Then there are the customers who are internally focused: it is always about them.
If you could sit at the table with your current customers and truthfully tell them “how it is” to sell to them, what would you say about your supplier side customer experience?
One of my coaching clients related this story to me. It rang so true. I’ve sanitized it; it is identify-neutral. How many of you have experienced the same supplier side scenario?
Her: Every time I show up for a scheduled appointment with the VP, I get stuck in the foyer waiting area for a minimum of 45 minutes. And I’m not alone! The room is full of sales reps, all waiting to speak with their respective clientele at this company. What are they doing that makes them late – all the time!?
Me: How does that make you feel?
Her: Frustrated. Unimportant, like I’m a commodity. I was taught to show up for appointments on time. It’s a sign of respect.
Me: Have you addressed the situation with the VP?
Her: I’ve tried. I’m defeated by the situation. By the time I get in for my appointment, the VP is distracted. He’s got another meeting to go to! He says it’s out of his control. How can everyone always be in so many meetings?
Me: Can you play the valued supplier card?
Her: Considering we never accomplish what was intended, measuring ROI of my offering gets elongated. My program implementation gets delayed. I know our software can have a huge impact on productivity in that organization. I get shortchanged and so does his company.
Me: Do you like partnering with this company?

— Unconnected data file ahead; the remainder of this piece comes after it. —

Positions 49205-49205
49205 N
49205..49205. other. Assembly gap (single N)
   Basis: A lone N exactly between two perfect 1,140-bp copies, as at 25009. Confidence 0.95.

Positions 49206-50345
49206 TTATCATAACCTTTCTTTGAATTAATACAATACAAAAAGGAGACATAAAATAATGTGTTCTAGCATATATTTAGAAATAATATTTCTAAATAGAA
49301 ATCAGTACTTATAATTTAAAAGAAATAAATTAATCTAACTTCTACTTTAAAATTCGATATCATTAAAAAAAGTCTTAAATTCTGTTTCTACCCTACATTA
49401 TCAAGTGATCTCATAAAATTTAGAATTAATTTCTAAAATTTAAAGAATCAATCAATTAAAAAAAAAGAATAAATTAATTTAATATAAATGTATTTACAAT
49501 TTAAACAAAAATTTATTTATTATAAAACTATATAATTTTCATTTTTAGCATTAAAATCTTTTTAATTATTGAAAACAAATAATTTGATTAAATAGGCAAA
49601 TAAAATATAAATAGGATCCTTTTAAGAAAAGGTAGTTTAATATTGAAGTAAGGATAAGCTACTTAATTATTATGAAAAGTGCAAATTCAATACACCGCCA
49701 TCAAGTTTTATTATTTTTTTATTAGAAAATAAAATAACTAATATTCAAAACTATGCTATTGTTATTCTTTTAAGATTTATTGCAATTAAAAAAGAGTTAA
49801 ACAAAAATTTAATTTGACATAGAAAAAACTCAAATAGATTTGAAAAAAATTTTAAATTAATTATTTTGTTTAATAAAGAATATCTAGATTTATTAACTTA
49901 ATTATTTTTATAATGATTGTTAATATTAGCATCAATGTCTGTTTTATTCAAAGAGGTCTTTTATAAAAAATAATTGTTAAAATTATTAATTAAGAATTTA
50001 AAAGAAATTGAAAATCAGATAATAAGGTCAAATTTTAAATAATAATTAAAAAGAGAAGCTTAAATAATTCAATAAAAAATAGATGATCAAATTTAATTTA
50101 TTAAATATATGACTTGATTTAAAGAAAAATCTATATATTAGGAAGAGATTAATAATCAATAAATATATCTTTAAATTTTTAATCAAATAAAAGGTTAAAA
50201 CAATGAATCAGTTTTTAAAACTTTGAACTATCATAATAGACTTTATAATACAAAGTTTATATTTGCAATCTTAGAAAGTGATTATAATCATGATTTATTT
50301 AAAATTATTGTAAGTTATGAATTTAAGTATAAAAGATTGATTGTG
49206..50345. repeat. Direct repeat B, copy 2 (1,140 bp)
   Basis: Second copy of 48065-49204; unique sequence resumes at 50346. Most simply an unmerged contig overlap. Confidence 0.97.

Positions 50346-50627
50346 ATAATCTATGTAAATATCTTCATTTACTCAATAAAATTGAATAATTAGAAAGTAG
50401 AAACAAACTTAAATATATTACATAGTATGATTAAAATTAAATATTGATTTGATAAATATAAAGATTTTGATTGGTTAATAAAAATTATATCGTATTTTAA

Her: Truthfully, no. I could be doing so much for them, but they stand in their own way. They are always months late paying their invoices, too. It’s like the entire company really doesn’t care much about their supplier relationships.
Me: Are there companies with which you have great supplier side relationships?
Her: Oh yes! I have customers who appreciate what I bring to their business tables. We bring out the best in each other. They let me in on their strategy. I’m able to suggest products and services that are appropriate for each stage. We accomplish a lot together. I have lucrative contracts with them and upsell and expand their programs each year. I learn a lot and build my expertise in the process. I call them my A-List customers.
Me: What type of customers should you be working with?
Her: Oh wow! I never thought about it that way. I’m going to go through my entire customer base and determine how many of my customers are A-Listers. I’ll target these types of customers moving forward. That’s the most productive and profitable use of my time.
Customer experience is a two-way street. If you are a company working with many vendors, take a walk around to the supplier side of the table. See yourself through their lenses.
Your suppliers have a choice to work with you, or not. How many excellent sales people have ceased to do business with you, in pursuit of better supplier side customer experience? How has your own company’s output been impacted?
It’s always easy to think about sales reps as a commodity. That’s your professional bias. Talented professional sales representatives put in many hours perfecting their thought leadership and expertise in various industry verticals.
You may be marginalizing the very people who can catalyze your company towards growth.
Babette N. Ten Haken builds innovative, productive and profitable teams focused on excellence in the execution of strategy. Her Playbook on collaboration hacks, including tools, Do YOU Mean Business? is available on Amazon.com.